Realcast: Vonovia cheer, Europe slump, URW ups ante, Wola to the fore, Carroll dour

In the headlines this week:

There was sobering news for the real estate market in Europe when MSCI Real Assets released its capital trends report for Q1 which showed that European commercial real estate investment slumped to an 11-year low in the first three months of 2023 due to uncertainty of valuations and higher financing costs. Investment volume fell 62% across Europe to €36.5 billion. Most sectors were affected particularly offices but even logistics.

While the UK remains Europe’s largest commercial real estate market, it experienced a 59%. France overtook Germany to second place due to several large Paris deals in the first three months. Germany suffered badly with a 71% fall in volume, its weakest activity since 2010.

However, as mentioned last week following our Germany briefing, experts have agreed that investment activity had ground to a halt there is optimism that this situation will be reversed with better economic news.

There were increased signs of life in the German market when Vonovia, the largest real estate company in the country, announced the sale of a 30% stake in its residential portfolio to Apollo Global Management for €1 billion – it has bought 21 000 apartments and homes in Baden-Württemberg, Southwestern Germany.

In ESG-related news, three UK heavyweights, Persimmon, Aviva and Goldman Sachs have provided a total of £70 million financing to ultra low carbon modular housing manufacturer Top Hat, to fund a new factory in UK town Corby. It will be Europe’s largest modular housing factory. And logistics giant Panattoni has stated that it is turning more to brownfield sites for development and these now account for about a third of its developments. In Germany, though, the figure is 70%. The company stated that although they cost more to develop, investors prefer them because of their environmental credentials but also because their locations tend to be near to towns, closer to transport hubs and good for last-mile users.

Bayes Business School in London had good news for the UK when its research on lending to commercial real estate in 2022 revealed that despite the rise in interest rates and the decline in market transactions, lending was £48.6 billion in 2022, the third highest level since Brexit. Alternative lenders are becoming a more important source of credit. Finance for transitioning assets to low carbon is also in demand.

The past week saw the World Retail Congress in Barcelona, Completely Retail Marketplace in London and in the coming week there will be the Property Week Resi Awards.

Despite some negative mood music in Europe there have been comments that the UK is set to lead a recovery in deal activity and competition for deals is heating up amid sharper value declines with prices potentially having bottomed out for some sectors.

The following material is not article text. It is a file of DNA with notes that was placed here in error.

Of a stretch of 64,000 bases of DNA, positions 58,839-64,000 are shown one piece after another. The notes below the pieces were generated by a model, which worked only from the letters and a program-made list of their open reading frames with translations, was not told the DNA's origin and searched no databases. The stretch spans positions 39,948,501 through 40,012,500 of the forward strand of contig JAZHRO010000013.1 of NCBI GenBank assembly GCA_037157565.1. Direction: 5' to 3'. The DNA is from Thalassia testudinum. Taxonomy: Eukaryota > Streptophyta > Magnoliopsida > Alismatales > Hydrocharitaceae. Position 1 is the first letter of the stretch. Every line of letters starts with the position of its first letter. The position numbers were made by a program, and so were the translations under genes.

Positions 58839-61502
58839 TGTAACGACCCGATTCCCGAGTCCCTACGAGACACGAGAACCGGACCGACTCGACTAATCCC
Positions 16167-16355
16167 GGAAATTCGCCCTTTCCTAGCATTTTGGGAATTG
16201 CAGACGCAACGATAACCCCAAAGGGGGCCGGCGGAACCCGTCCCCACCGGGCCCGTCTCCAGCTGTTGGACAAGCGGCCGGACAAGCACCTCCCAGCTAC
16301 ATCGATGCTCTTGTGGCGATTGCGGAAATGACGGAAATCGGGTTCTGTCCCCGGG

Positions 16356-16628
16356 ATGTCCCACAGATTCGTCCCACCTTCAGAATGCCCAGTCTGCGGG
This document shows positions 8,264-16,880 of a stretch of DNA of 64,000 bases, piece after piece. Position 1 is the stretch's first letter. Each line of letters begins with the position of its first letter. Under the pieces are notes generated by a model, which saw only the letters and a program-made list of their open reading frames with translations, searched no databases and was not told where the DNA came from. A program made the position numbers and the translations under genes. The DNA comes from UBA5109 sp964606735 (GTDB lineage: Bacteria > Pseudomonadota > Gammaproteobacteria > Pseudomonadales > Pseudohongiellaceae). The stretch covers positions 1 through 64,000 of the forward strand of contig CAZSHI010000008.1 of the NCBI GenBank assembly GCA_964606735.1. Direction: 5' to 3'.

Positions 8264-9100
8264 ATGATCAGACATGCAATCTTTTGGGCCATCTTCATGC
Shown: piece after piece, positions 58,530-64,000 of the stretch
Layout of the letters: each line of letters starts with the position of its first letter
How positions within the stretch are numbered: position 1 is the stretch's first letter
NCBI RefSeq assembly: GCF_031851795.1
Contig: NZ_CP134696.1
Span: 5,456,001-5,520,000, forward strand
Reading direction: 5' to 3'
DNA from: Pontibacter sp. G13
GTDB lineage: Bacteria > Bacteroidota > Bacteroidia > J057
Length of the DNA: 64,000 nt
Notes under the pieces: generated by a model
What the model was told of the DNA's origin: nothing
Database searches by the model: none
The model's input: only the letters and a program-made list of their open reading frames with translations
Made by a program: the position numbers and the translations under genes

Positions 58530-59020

Elsewhere, Unibail Rodamco Westfield has taken back control of the Redevelopment of a long-running project in Croydon, London. The company bought back Hammerson’s 50% share in the Croydon partnership for an undisclosed sum. The project includes the Whitgift and Centrale shopping centres along with the High Street retail frontage, office blocks, multi-storey car Parks the Greater London Authority opportunity area for south London

In London, Shard developer the Sellar Group and Network Rail are to submit proposals for the £1.5 billion redevelopment of London’s Liverpool Street Station

Nike is to open its first digitally focused Nike Rise store in Manchester’s Arndale Shopping Centre.

In Poland, Warsaw’s Wola office district Budapest-headquartered Adventum Group has acquired the Wola Retro office complex, constructed in 2019 by Develia. Lincoln Property Company has commenced the construction of the 30,800 sq m office development known as The Form which is billed to set new benchmarks for sustainability and wellbeing in Poland. It will provide office, service, and retail space on nine levels. Meanwhile, 34,930 sq m Wola Center, acquired in 2020, has received a BREEAM In-Use excellent certification.

The social aspects of ESG were to the fore when Legal & General’s Suburban Build-to-Rent business signed a £150m five-year revolving credit facility to finance its pipeline of 1,000 suburban build-to-rent homes.

In the US Patrick Carroll, CEO of real estate investing firm Caroll commented that office and hotels would be “destroyed” and that the current downturn is “going to be ugly – at least as bad as 08 and 09.”

Meanwhile, Vornado Realty Trust, one of the largest publicly traded REITs in the US and one of New York’s biggest office landlords, announced that it is not going to pay its share dividend for the rest of 2023.